I saw a show on TV once about a woman who had her bottom half amputated due to an injury and yet, she was a mother. I have no idea how people do it. People who lose limbs in war or other accidents are far stronger than I.
On Friday, I went into the hospital around 8:00 AM and by 11:50, I was having carpal tunnel and ulnar nerve surgery. Everything went well; I woke up feeling pretty good and I was never nauseous, though the nurses asked repeatedly. Ash was back in the recovery room when I got back, and about an hour later I got to go home. Some of the details are fuzzy, but my mother showed up around 3:30 to help. I don’t think I took into account how much more difficult it would be to have my elbow also operated on. This is obvious now; it is almost impossible to use my left arm, whereas last time I could still use my arm but just not my hand.
The biggest difficulties are changing the baby, getting her in and out of seats, and putting on my bra. On Saturday, my mom and I went and got pedicures and ran some errands but I didn’t realize how tired I was going to be. The biggest problem I have is sitting back and letting people help. This became evident on Sunday morning when I requested that Ash take me to the store while my mother stayed home with the kids but he didn’t really want to because he had to run and it was also raining. He didn’t understand why we couldn’t do it later, which was totally true. I was being stupid in that I wanted to go right now and I didn’t take into account that people wanted to be doing other things. Once I took a step back and let people do things, all problems were solved.
I’m back to work today; the morning went pretty well, except that I forgot my main bag with my wallet and had to go back to get it. I’m using the Windows seven speech recognition program to write this because typing with one hand is exceedingly slow and that irritates me. The next week and a half are going to be pretty difficult, but I’m sure it will be over before I know it. Every day I have felt a little bit better, and I have definitely regained use of my fingers. I can almost put my hair back now, but the pressure from the hairtie does hurt a little bit. My elbow hurts most of all. On my hand are regular sutures that come out on the 31st, but on my elbow they used the staples that dissolve on the inside, and that dermabond glue. That is what they used when I had my appendectomy, and it’s pretty neat how you don’t have to do anything; everything just fades away. Sometimes I wonder if I shouldn’t have waited a little bit longer, but it’s a pay me now or pay me later type situation. Had I waited, I would’ve been in pain anyway. Best just to get these things out of the way. At the end of the two weeks, I will be mostly back to normal; at least I’ll be able to pick up the baby.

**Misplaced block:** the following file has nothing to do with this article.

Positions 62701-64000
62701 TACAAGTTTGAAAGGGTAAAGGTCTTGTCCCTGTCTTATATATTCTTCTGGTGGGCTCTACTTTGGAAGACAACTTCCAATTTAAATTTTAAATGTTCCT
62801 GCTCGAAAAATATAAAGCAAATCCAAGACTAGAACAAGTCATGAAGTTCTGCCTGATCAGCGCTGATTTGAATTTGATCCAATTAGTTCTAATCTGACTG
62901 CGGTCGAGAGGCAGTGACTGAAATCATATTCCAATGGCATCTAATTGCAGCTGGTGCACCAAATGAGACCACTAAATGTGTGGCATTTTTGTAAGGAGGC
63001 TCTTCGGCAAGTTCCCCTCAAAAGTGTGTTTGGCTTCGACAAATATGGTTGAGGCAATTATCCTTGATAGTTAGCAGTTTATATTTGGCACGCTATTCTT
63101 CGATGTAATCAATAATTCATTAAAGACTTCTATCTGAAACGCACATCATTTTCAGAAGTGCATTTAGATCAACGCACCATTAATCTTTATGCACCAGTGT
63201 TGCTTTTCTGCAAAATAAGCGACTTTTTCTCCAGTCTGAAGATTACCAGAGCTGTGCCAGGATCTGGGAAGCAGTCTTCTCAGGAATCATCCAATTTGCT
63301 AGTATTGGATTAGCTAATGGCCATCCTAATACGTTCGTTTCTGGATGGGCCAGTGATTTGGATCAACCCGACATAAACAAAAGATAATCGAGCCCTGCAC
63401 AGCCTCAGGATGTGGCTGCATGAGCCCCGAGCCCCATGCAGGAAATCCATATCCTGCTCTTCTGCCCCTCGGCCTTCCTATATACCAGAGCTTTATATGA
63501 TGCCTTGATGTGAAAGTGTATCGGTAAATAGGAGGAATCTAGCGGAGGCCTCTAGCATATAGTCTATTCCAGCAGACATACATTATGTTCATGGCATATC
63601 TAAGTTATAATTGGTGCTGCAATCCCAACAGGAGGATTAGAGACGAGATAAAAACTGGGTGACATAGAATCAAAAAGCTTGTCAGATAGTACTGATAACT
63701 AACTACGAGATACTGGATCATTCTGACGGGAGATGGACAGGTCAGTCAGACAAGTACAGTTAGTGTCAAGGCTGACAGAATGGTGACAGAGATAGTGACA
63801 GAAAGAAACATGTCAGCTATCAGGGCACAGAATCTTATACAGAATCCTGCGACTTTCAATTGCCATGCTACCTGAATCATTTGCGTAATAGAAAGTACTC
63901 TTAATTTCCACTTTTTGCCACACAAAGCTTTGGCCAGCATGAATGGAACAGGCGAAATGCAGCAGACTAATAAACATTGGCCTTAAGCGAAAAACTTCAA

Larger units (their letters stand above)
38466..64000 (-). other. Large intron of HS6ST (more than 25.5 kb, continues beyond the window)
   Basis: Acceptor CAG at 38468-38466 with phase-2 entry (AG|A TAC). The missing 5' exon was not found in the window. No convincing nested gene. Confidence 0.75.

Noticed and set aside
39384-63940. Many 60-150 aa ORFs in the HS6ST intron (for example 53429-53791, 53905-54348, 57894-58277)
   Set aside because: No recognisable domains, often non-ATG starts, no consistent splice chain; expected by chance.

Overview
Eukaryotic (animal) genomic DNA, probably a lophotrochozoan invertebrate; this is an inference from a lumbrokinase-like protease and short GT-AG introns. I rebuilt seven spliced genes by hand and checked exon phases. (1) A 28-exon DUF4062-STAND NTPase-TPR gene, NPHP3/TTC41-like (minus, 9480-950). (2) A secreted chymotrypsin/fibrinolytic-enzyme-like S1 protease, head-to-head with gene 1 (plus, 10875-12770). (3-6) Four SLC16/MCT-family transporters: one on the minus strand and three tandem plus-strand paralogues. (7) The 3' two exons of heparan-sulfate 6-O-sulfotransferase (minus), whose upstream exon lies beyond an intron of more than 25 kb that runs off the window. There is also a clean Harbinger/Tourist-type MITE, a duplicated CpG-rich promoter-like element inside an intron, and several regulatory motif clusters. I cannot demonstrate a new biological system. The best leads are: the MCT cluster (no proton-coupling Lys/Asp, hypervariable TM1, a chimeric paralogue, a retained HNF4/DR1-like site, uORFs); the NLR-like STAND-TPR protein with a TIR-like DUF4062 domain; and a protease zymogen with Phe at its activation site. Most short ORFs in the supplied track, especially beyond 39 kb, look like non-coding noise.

It has been a humbling experience to have to let others do things than I normally do, and understand that they will never do them the same way but they will still get them done. I plan to go by the store this afternoon and I know I can get it done, but it will be a slow process. And I may even have to let the bagboy take the stuff to my car, which I always reject because I don’t want to make them do extra work than I can clearly do.
I’m kind of glad that I have had to go through challenging things now and then – like pregnancies, childbirth, and surgeries – because they have made me very grateful for every single thing that I have: a body that is able to perform at a high level, my friends and family who help, and just the world around us. Today, what are you thankful for that you tend to take for granted?